Bashir in South Sudan/"Darfur Forgotten?"
Web Series, Politics
Despite recent activism on behalf of Darfur human rights - George Clo0ney, Mia Farrow, (Dream of Darfur) John Pendergast, Don Cheadle, Sharon Silber & NYC Coalition for Darfur - is President Bashir of Sudan moving to have global community forget Darfur and indictments by ICC in his apparent overtures toward referendum for secession of South Sudan?
President Bashir's motives in visiting South Sudan immediately preceding referendum on regions secession from Sudan is analyzed:
---to try to persuade a vote against recession and for unity? - not likely to be persuasive;
---to give assurances of good intentions and future deeds on part of his regime in very likely result of South Sudan vote opting for independence? - this may have logic in context of his efforts to avoid ICC, (international Criminal Court), arrest for already delivered indictment and in effort to exhibit why UN and global community should not "mess" with him as he projects to be shepherd of stability in country and region.
---To secure more free reign in Darfur? - this may be also likely as Darfur has slipped from global leaders/capitals talking points (presumably temporarily in favor of South Sudan), but Bashir also perceives that he may be able to grasp freer hand in Darfur as it is overwhelmingly Muslim, unlike South Sudan, and Bashir speculates that world is less likely to intervene on Muslim v Muslim conflict. (Announcement on potentially "more Sharia" if South Sudan splits is consistent with such "strategy').
Transcripts / Production notes / Scripts
Arriving in southern Sudan's capital Juba, Sudanese President Omer Al-Bashir tells Southerners that his government will, "consider the new state in the south and accept it."
Dressed in traditional southern robes, President Al-Bashir was greeted by the President of the Government of Southern Sudan Salva Kiir, senior southern politicians, diplomats, religious leaders and a guard of honour from the combined armed forces of north and south Sudan.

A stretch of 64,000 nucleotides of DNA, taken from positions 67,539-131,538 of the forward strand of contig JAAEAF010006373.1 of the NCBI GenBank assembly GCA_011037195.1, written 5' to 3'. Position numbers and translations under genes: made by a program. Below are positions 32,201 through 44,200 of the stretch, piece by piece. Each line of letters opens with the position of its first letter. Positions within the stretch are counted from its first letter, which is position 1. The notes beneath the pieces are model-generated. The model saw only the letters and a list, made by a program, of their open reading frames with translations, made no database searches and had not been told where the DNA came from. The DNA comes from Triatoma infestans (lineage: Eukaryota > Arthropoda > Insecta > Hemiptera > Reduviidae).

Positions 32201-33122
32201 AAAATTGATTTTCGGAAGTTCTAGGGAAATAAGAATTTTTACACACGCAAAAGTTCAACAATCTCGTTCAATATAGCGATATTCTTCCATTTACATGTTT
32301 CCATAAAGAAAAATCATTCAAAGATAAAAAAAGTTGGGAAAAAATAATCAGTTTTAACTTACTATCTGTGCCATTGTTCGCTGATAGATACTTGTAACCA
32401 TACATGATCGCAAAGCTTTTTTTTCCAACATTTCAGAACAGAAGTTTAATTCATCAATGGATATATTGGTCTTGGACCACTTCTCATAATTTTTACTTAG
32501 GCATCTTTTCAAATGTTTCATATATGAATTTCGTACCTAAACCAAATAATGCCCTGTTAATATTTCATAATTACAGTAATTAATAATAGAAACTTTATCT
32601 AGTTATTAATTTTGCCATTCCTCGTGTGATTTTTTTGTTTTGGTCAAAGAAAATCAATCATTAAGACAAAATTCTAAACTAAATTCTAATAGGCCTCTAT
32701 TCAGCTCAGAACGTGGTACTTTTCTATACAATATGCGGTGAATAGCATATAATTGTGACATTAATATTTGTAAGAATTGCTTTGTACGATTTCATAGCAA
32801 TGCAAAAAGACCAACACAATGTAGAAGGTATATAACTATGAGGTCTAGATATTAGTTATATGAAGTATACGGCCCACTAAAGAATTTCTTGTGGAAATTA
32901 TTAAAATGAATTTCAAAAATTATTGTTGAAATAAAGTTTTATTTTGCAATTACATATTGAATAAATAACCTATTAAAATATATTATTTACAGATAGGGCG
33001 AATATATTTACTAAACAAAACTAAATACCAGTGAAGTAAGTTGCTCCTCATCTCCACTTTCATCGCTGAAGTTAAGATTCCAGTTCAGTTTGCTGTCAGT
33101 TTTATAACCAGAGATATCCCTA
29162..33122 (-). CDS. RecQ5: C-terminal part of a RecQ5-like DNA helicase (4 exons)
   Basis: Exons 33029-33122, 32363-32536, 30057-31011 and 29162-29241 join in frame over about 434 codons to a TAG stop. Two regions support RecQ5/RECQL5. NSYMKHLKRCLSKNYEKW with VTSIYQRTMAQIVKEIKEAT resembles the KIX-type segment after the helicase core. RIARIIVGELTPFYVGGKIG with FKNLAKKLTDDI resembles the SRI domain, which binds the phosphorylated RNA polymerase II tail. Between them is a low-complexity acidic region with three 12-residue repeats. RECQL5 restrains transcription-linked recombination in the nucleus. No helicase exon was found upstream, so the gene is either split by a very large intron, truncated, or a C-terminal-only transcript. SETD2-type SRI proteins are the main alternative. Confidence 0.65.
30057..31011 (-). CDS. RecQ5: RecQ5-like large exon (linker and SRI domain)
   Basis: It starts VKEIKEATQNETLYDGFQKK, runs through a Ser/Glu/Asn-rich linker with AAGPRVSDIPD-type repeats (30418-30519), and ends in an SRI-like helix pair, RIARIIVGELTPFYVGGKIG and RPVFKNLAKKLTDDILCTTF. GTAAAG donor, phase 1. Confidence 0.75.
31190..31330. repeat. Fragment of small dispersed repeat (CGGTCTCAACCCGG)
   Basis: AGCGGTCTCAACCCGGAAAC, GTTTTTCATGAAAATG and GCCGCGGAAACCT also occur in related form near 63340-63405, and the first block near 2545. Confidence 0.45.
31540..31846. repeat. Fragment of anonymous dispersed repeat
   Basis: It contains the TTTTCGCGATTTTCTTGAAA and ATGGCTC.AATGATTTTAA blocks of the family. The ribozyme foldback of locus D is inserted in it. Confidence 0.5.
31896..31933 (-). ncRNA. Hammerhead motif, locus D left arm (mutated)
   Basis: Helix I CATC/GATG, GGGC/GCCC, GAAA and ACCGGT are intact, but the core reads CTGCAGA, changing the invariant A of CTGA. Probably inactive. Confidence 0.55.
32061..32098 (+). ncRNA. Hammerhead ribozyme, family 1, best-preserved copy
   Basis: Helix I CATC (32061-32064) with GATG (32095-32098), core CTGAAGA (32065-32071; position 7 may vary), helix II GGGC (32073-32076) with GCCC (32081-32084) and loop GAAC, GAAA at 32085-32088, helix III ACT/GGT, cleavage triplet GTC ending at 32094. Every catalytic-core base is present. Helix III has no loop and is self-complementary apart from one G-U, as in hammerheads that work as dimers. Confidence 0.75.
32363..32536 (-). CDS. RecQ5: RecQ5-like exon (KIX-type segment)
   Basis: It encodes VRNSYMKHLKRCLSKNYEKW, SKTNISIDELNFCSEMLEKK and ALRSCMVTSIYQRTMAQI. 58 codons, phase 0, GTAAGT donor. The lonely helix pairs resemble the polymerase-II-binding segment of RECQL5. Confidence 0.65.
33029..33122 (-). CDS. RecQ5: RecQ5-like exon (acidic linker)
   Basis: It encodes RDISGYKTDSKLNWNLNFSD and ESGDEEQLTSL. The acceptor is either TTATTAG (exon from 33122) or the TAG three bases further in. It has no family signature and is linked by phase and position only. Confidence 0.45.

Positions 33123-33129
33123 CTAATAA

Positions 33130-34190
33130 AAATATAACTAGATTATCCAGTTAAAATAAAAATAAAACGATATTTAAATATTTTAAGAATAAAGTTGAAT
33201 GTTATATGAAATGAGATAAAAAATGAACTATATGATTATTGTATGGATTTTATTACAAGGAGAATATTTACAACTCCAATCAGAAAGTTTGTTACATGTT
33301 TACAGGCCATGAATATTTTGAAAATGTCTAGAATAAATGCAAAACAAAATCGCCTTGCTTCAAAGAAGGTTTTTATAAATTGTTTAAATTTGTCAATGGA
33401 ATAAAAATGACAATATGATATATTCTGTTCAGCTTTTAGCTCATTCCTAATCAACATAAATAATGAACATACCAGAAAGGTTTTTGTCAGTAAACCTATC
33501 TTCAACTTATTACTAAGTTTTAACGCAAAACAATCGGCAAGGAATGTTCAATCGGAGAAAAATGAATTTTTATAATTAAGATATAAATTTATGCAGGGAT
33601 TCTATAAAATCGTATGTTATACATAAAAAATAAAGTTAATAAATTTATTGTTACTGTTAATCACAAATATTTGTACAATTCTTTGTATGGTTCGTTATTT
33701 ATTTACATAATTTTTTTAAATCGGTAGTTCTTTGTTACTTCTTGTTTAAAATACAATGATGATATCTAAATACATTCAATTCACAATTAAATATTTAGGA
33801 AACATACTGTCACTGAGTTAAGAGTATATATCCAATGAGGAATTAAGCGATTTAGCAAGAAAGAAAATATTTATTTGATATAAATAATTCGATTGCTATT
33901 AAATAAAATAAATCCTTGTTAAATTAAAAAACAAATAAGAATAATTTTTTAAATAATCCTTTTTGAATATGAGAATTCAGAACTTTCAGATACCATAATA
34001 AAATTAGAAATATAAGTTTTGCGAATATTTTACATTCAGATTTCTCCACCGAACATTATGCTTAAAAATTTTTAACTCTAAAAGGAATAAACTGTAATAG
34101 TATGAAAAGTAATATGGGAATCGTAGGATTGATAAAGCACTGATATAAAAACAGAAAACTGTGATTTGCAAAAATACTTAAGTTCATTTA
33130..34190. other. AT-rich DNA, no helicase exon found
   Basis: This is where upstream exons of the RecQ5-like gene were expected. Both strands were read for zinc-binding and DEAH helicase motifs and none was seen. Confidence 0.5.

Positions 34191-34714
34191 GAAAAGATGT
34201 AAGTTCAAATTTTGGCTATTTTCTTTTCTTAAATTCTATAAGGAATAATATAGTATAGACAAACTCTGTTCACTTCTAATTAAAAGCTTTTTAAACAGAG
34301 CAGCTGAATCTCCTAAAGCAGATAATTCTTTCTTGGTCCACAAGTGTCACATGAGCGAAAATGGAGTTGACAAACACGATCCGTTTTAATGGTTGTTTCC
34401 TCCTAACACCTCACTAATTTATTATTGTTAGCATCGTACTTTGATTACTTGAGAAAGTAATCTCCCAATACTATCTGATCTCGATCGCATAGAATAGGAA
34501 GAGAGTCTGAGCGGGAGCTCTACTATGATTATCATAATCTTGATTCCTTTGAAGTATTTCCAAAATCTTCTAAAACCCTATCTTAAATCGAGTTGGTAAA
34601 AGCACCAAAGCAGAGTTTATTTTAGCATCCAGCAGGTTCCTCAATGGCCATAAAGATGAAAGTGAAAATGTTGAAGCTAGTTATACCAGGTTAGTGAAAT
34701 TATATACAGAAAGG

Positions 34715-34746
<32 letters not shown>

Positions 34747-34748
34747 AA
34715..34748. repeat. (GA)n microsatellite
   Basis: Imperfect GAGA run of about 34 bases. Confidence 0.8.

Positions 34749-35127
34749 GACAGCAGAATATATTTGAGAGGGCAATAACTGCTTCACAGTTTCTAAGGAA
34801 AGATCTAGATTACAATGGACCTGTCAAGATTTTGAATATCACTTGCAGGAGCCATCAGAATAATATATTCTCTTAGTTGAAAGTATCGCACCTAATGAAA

Thousands of jubilant people gathered as well outside the airport to welcome the President, shouting slogans for separation and waving southern Sudanese flags.
SOUNDBITE (Arabic) Omer Al-Bashir, President, Sudan: "Because our interest for unity is a channel for power, security, advancement and change in the Sudan. But if the southerners decide to separate, well and good."
Addressing the Southern Sudanese Council of Ministers, Bashir said unity was the best choice for the southerners, but he also insisted that if the south secedes from the north, he wanted good relations with the region.
He also mentioned the links between north and south Sudan saying that they were unique and reiterated his support for the referendum result. He added that Khartoum will support the south even if it separates from the north.
SOUNDBITE (Arabic) Omer Al-Bashir, President, Sudan: "Anything you need in terms of technical, logistical or professional support from Khartoum, you will find us ready to give it. We shall also consider the new state in the south and I will accept it."
A parallel referendum on the future of the oil rich town of Abyei remains contentious however, with both sides in disagreement on who should vote. President Bashir talking to journalists before his departure to Khartoum addressed the situation in Abyei. SOUNDBITE (Arabic) Omer Al-Bashir, President, Sudan: "On Abyei issue, according to the CPA protocol, Abyei belongs to the Dinka Ngok and other citizens. No other constitution can change that."
The Abyei referendum is also meant to take place on the 9 January but nothing has been put in place yet for the vote.
The referendum is a key milestone of the 2005 north-south peace deal that ended a devastating 22-year of civil war in which some two million people were killed and another four million displaced.
Meanwhile, as the referendum approaches, questions have been raised by influential activists about reports of increased attacks throughout Darfur in recent months, as well as a disturbing uptick in arrests of some of the most eminent human rights defenders and journalists throughout Sudan.
Sharon Silber of the organization, "Save Darfur" claims that many of these people have been largely held incommunicado for the last two months and that their detention without explanation has hampered the ability to know what is happening and has caused civil unrest. Silber has questioned why the UN Security Council does not press for the release of those detained and demand action to stem the violence.
Silber went on to say that there have been no reports on humanitarian conditions in Darfur since March when the Government of Sudan began its attack on the Jebel Marra region. She also questioned the UN's director of humanitarian affairs, Ibrahim Gambari, for agreeing to allow the Government of Sudan to vet his reports on humanitarian conditions, in effect allowing it to define which attacks would be investigated and which would not.
Silber has called for more transparency regarding humanitarian conditions in Sudan and to allow the UN mission there to fulfill its mandate and guarantee civilian protection.
Year of Production: 2011
Length: 4 minutes
- Tom Osborne UNTV
- Susan Sacirbey